Friday, April 13, 2012

More Dangers Related To Toxic Dusts

In our current newsletter (find it at, we discuss the hazards of toxic dust at demolition and disaster sites. Three new studies from California seem to support my points regarding the dangers of the dust. Indoor Environment Connections in the February 2012 issue discusses the findings of these studies linking exposure to fine-particulate matter to heart disease.

These study defined particulate matter as a complex blend of substances ranging from dry solid fragments, solid-core fragments with liquid coatings and small droplets of liquid. These particles vary in shape, size and chemical composition, and can contain metals, soot, nitrates, sulfates, and very fine dust. One source of particulate matter, including PM2.5 or fine-particulate matter is exhaust from vehicles, especially diesel engines (which are used frequently on demolition and disaster sites). PM2.5 is particulate matter smaller than 2.5 microns in diameter (making this particulate matter a respirable dust or dust that can enter into the deep lungs).
The California Air Resources Board (ARB) released three new studies, that indicate exposure to airborne fine-particulate matter significantly elevates the risk of premature deaths from heart disease among older adults and elevates incidence of strokes among post-menopausal women. The third study examined platelets of mice exposed to PM2.5. This study found that the exposed mice showed platelet activation which could promote clotting and lead to stroke and heart attacks. These studies add to the existing scienctific evidence that respirable airborne particulates pose a threat to public health. If these particles pose a threat to public health, what about the threat to workers who are exposed to PM2.5 at their worksites?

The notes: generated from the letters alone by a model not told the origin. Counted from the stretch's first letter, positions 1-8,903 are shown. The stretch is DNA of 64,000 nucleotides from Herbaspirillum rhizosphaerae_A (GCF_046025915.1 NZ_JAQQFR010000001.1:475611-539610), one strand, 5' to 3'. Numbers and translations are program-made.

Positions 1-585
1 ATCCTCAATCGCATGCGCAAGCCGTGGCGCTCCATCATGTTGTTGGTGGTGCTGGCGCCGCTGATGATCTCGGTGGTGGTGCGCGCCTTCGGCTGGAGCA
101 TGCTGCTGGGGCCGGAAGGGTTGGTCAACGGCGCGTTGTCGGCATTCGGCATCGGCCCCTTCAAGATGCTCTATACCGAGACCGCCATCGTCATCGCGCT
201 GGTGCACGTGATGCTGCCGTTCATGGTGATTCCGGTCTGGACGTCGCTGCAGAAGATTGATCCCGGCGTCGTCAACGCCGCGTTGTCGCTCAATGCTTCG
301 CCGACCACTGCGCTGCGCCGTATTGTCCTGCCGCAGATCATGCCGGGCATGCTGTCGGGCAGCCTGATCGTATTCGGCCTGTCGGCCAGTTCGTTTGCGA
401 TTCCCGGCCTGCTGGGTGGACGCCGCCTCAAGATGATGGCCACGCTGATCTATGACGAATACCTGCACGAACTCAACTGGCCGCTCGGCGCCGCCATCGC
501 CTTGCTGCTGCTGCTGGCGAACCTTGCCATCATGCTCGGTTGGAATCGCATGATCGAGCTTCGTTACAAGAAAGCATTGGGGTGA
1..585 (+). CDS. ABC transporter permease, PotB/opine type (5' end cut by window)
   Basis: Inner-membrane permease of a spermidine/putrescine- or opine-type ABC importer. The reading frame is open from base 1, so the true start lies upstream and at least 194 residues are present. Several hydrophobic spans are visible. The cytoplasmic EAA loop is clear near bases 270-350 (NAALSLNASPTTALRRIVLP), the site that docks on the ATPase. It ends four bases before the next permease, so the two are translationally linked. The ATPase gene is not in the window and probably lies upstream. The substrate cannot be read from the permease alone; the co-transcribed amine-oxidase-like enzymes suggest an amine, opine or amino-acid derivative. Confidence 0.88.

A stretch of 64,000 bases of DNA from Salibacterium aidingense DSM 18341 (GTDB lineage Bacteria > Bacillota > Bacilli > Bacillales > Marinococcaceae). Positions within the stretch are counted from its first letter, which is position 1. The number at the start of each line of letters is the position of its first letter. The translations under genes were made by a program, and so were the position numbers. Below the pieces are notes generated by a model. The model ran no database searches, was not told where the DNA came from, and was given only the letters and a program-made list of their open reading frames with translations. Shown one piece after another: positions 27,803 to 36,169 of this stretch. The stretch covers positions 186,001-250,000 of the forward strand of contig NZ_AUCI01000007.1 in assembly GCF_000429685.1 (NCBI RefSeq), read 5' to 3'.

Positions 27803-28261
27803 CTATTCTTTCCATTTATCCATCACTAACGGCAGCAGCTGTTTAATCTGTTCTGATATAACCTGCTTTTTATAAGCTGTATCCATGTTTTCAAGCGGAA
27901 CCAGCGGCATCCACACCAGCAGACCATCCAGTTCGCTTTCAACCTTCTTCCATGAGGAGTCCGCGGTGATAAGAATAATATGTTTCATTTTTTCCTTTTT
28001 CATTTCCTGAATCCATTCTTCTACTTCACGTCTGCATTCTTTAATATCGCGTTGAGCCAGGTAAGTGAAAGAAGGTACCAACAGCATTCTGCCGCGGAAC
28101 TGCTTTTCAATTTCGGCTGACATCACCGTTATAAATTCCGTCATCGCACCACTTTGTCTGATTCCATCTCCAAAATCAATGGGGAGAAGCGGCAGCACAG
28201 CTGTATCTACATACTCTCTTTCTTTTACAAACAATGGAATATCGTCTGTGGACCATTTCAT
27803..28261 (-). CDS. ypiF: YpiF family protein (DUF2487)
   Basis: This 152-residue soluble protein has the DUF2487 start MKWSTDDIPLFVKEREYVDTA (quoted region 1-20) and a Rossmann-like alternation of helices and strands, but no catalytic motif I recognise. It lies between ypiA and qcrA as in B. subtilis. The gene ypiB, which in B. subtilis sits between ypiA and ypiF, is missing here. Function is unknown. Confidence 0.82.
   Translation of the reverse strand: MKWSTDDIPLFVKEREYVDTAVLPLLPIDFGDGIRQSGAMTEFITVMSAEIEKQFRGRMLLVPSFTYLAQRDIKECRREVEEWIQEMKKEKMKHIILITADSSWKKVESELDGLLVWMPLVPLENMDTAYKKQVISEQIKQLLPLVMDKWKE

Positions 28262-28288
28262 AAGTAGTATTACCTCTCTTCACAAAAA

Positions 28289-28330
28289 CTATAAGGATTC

These studies further support my call, for the requirement that workers wear respirators on all demolition and disaster sites.
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